So, again we view this as a unifying metric and over time, they will become kind of a baseline measure of how to measure our progress and eventually hopefully revenue per subscriber across the entirety of our product suites. As we discussed last quarter, we believe that the number of hStream subscription is an increasingly important metric for measuring progress across our business initiatives. We look forward to reporting the progress of hStream both in terms of subscriptions and ultimately the value it brings to our customers and partners. I want to remind everyone that these three business transitions all represent new multi-year journeys.

At the end of these journeys, we do expect a higher margin more profitable company. For the remainder of this year, we do not expect material financial contributions from any of these transitions for the reasons I've articulated earlier but we do expect incremental contributions to build over time. At this time, I think, we ought to take a more detailed look at the financial metrics of the second quarter and then cover the financial outlook as updated by Scotty, our interim CFO.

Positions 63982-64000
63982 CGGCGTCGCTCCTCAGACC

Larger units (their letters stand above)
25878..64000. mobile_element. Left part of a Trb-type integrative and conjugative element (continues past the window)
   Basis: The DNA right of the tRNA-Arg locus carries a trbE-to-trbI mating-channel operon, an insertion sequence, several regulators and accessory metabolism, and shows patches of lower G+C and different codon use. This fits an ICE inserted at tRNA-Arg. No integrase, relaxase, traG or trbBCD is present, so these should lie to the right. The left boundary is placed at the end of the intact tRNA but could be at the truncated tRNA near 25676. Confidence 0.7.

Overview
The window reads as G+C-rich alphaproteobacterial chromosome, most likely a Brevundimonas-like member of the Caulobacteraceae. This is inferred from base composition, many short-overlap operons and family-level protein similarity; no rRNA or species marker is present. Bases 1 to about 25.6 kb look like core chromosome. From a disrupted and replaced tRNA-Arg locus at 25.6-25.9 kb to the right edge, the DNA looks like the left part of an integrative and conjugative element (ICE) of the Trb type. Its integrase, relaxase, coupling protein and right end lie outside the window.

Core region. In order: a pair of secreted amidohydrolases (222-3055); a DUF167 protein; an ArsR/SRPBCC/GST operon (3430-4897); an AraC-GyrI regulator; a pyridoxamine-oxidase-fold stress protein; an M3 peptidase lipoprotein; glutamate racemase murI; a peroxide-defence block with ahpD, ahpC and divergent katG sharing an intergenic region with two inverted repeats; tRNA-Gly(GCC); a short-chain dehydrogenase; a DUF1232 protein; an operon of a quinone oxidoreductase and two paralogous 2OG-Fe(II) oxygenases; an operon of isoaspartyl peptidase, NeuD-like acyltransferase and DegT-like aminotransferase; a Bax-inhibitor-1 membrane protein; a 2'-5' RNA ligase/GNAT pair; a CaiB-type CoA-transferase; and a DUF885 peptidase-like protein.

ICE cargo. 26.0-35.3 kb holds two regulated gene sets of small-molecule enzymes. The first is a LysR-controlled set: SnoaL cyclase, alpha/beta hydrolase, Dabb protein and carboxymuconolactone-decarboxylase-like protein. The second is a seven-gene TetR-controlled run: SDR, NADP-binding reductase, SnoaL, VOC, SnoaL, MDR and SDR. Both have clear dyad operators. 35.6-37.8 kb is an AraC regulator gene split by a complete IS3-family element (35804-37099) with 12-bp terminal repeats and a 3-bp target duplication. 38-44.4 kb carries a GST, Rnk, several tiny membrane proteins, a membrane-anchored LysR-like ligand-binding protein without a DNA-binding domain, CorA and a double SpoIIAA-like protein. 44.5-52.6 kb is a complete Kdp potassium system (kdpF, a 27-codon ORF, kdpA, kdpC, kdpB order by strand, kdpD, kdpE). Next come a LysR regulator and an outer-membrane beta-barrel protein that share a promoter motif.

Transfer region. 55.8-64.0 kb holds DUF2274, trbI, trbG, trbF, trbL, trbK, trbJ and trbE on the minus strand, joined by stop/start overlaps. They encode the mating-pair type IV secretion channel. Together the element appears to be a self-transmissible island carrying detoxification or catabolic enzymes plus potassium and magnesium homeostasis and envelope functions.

Scott Roberts -- Interim Chief Financial Officer

Thanks, Bobby. Good morning. Before I go over the results, I'll summarize the impact of stock grant to employees on the second quarter, which resulted in $2.2 million of expenses, of which $2 million was noncash stock compensation. The stock grant resulted in a reduction to operating income of $2.2 million, a reduction to income from continuing operations of $1.7 million, a reduction of EPS of $0.05 per share, and also a reduction to adjusted EBITDA of $0.2 million.

Now let's begin with our highlights for the second quarter. As a reminder, the discussion of our results today will be for continuing operations only and comparisons are against the prior-year second quarter unless otherwise stated. Our revenues were up 12% to $63.8 million. Operating income was down 47% to $2.3 million.

Income from continuing operations was down 34% to $2.4 million. EPS from continuing operations was $0.07 per diluted share, compared to $0.11 per diluted share in the prior year and adjusted EBITDA from continuing operations was up 10% to $11.8 million. Again, these results include the impact of the stock grant I just mentioned. Revenues from our Workforce Solutions segment were $52.4 million and are up 12%.

Our revenue growth came from three areas primarily. The legacy resuscitation products, our proprietary learning and compliance solutions, and the Providigm acquisition. The legacy resuscitation revenues increased by 17% to $15.5 million, compared to $13.2 million in the prior year. Through the first half of 2019, we've recognized $32.8 million of revenues from these products, representing a year-over-year growth rate of 29%.